Just before hitting the bed and taking my Bible to read I was up chatting with an old school friend who I wasn’t really in touch with and during our course of normal chatting he was sharing about how I was ragged in school for being too fat, slow to play any sports, too shy to talk to the girls etc. and he also shared what most of the other friends shared about me. Being the kind of person I am, my life moved on and I wasn’t really angry or sad at these comments, basically for two reasons –
- These friends were not really my best friends or the closest friends so their opinion about me didn’t really matter to me and
- I was really fat and slow at all the sports, so there was lots of truth in what he spoke.
But that night I took the Bible said a little prayer and asked God a question – how do you see me? And God answered me by the verse Mark 8:27. Now this verse for me had lost its meaning, as I thought this was just another the verse where Peter said the right answer, Jesus was happy and kept a note of it and so later made him the first Pope. But that night, I saw this verse in a whole new light.
The thing that really caught my attention was the question Jesus asked his disciples – Who do people say I am? He didn’t ask the disciples about what do the people think about the way I speak? Or what is their opinion about my language? Or what do they think about the clothes I wear or the way I look? He was just concerned with — who do people think he was? Now I have read quite a bit about the other religions in the world. And the reason why this verse became important was, think about Mohammed now. He believed that Allah’ (Arabic for God) revelations reached him and he wanted the whole world to read the Koran. Buddha spoke about how people should follow his path to God and not worship him. Many other theories in the world also, just suggest ways to be holy and attain the highest good like Karma. But Jesus directly asked about himself – Who do people say I am?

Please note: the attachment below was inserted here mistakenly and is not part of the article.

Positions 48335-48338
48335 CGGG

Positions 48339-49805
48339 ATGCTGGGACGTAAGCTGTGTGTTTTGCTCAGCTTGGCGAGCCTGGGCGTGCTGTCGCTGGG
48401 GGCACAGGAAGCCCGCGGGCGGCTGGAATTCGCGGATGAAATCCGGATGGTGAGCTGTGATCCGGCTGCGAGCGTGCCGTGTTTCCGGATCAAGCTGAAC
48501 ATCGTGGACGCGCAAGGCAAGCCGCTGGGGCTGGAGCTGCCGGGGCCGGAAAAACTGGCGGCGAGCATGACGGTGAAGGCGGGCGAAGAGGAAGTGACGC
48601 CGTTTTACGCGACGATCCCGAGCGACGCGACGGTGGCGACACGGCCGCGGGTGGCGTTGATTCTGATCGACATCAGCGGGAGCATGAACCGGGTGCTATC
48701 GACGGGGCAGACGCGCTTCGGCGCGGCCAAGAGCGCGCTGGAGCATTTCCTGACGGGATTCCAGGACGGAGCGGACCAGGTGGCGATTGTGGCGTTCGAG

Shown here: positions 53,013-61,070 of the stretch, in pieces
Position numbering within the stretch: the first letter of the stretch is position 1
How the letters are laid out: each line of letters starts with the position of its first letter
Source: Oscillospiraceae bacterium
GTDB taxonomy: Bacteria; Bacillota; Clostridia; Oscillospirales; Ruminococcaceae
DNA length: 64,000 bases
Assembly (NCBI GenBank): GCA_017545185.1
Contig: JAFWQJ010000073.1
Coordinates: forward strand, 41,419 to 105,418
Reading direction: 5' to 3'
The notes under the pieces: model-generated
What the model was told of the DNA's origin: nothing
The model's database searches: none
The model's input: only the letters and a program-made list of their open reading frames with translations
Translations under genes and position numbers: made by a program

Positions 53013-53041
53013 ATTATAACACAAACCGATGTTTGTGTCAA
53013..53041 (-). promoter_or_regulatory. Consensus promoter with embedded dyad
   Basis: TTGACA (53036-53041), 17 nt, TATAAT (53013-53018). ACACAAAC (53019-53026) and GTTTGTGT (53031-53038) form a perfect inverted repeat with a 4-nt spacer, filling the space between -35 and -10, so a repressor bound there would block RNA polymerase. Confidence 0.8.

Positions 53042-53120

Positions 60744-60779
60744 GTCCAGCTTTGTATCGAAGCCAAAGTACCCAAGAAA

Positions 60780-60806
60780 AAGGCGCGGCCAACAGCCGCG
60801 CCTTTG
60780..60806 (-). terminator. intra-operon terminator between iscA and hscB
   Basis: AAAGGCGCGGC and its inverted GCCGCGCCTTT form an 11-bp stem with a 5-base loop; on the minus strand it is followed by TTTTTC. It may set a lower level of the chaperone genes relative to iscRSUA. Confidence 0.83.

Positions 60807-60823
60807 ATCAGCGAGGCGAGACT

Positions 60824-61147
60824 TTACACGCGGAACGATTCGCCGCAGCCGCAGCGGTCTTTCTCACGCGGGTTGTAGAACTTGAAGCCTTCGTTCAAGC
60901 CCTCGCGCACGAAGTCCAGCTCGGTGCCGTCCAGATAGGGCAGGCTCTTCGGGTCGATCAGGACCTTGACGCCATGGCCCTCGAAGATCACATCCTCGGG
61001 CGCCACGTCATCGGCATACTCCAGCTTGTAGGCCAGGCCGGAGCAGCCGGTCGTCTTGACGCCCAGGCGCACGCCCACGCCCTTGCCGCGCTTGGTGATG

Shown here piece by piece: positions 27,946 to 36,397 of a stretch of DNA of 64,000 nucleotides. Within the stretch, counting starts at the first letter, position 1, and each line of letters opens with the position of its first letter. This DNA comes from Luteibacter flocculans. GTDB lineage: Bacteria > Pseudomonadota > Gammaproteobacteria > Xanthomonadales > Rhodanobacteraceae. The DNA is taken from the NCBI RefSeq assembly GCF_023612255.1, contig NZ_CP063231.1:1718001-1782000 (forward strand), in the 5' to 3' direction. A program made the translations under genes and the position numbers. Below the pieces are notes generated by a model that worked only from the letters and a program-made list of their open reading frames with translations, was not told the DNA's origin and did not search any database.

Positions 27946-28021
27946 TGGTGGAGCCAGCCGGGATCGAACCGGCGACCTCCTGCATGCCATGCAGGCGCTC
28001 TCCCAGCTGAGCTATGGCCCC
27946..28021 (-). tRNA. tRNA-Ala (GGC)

And I think that is because he wanted to draw their attention to his being, to the person that he was, to the mystery of God becoming man. And this made me think what is it that I try to show to others most of the time. Do I try to show how talented I am, how amazing I look or what qualities I have or am I striving to show the people the true person God has called me to be.
It hit me that God doesn’t want me to be remembered as Kelvin Santis – because that’s just my name, he doesn’t want me to be remembered as a very helpful person – because that’s just my nature, he doesn’t want me to be remembered as a good speaker – because that’s just my quality. And as I thought, if Jesus has called me to be a child of God, have I done justice to his call? Am I doing justice to the identity God has given me?
Now when I read further the next line that got my attention was Peter’s reply saying – You are Christ. Peter confirms here that Jesus was God in flesh. And that is the base of Catholic Faith according to me – The Incarnation. The fact that differentiates our faith from all the other faith is the mystery of God becoming man, the Word becoming flesh. In the words of Father Barron – Catholic faith is a matter of body and senses, not only of mind and soul. It is tangible faith.
So that means, the day when I feel sad or low, even the Word that became flesh and now a part of my body is sad and low. Jesus became human to feel what we feel. Indeed we have an amazing God.